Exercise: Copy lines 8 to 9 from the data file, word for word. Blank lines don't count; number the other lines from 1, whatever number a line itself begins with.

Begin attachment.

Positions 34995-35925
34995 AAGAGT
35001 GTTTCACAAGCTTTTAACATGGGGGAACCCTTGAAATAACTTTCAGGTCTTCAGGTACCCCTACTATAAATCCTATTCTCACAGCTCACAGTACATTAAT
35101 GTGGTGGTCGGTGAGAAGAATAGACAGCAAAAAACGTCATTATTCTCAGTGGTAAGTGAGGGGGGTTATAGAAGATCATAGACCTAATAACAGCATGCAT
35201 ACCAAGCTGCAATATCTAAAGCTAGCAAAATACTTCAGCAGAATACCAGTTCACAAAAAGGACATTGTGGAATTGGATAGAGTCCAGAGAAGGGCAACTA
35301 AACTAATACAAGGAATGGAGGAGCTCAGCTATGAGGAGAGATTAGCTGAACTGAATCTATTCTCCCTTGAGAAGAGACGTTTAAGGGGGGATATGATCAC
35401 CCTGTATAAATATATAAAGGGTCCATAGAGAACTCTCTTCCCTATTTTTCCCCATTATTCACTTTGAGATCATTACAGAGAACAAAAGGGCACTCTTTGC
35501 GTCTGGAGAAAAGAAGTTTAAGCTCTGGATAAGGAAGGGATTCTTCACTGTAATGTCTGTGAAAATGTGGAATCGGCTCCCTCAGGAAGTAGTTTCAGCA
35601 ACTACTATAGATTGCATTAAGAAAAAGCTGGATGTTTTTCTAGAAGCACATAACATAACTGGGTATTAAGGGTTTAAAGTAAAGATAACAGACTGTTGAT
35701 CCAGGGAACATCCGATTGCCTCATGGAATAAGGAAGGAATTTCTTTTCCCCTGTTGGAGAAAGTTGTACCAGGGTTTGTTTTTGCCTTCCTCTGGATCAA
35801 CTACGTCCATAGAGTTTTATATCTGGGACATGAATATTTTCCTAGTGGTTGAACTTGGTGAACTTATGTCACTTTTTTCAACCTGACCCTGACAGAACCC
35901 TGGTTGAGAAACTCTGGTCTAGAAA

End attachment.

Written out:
35501 GTCTGGAGAAAAGAAGTTTAAGCTCTGGATAAGGAAGGGATTCTTCACTGTAATGTCTGTGAAAATGTGGAATCGGCTCCCTCAGGAAGTAGTTTCAGCA
35601 ACTACTATAGATTGCATTAAGAAAAAGCTGGATGTTTTTCTAGAAGCACATAACATAACTGGGTATTAAGGGTTTAAAGTAAAGATAACAGACTGTTGAT